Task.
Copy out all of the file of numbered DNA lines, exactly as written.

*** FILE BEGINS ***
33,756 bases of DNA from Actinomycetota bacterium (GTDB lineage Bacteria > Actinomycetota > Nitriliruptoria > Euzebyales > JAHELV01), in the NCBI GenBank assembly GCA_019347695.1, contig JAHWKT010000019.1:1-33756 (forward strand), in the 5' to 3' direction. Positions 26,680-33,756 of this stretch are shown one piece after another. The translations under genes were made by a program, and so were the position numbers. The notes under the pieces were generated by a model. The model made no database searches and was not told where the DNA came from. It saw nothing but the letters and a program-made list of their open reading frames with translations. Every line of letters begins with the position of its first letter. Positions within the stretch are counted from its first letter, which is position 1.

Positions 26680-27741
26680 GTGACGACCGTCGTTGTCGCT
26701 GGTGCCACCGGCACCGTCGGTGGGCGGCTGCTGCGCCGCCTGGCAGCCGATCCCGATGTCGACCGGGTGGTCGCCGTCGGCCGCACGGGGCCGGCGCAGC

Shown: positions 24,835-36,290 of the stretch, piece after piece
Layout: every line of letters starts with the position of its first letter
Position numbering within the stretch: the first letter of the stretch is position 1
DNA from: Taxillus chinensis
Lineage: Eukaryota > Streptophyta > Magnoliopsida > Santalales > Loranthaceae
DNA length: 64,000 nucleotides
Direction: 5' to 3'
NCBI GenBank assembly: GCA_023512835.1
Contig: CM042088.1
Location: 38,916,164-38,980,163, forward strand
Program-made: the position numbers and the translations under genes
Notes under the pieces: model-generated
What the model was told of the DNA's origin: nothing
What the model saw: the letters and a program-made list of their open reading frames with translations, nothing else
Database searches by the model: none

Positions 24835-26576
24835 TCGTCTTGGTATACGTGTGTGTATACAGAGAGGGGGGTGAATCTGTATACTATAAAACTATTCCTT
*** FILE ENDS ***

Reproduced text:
33,756 bases of DNA from Actinomycetota bacterium (GTDB lineage Bacteria > Actinomycetota > Nitriliruptoria > Euzebyales > JAHELV01), in the NCBI GenBank assembly GCA_019347695.1, contig JAHWKT010000019.1:1-33756 (forward strand), in the 5' to 3' direction. Positions 26,680-33,756 of this stretch are shown one piece after another. The translations under genes were made by a program, and so were the position numbers. The notes under the pieces were generated by a model. The model made no database searches and was not told where the DNA came from. It saw nothing but the letters and a program-made list of their open reading frames with translations. Every line of letters begins with the position of its first letter. Positions within the stretch are counted from its first letter, which is position 1.

Positions 26680-27741
26680 GTGACGACCGTCGTTGTCGCT
26701 GGTGCCACCGGCACCGTCGGTGGGCGGCTGCTGCGCCGCCTGGCAGCCGATCCCGATGTCGACCGGGTGGTCGCCGTCGGCCGCACGGGGCCGGCGCAGC

Shown: positions 24,835-36,290 of the stretch, piece after piece
Layout: every line of letters starts with the position of its first letter
Position numbering within the stretch: the first letter of the stretch is position 1
DNA from: Taxillus chinensis
Lineage: Eukaryota > Streptophyta > Magnoliopsida > Santalales > Loranthaceae
DNA length: 64,000 nucleotides
Direction: 5' to 3'
NCBI GenBank assembly: GCA_023512835.1
Contig: CM042088.1
Location: 38,916,164-38,980,163, forward strand
Program-made: the position numbers and the translations under genes
Notes under the pieces: model-generated
What the model was told of the DNA's origin: nothing
What the model saw: the letters and a program-made list of their open reading frames with translations, nothing else
Database searches by the model: none

Positions 24835-26576
24835 TCGTCTTGGTATACGTGTGTGTATACAGAGAGGGGGGTGAATCTGTATACTATAAAACTATTCCTT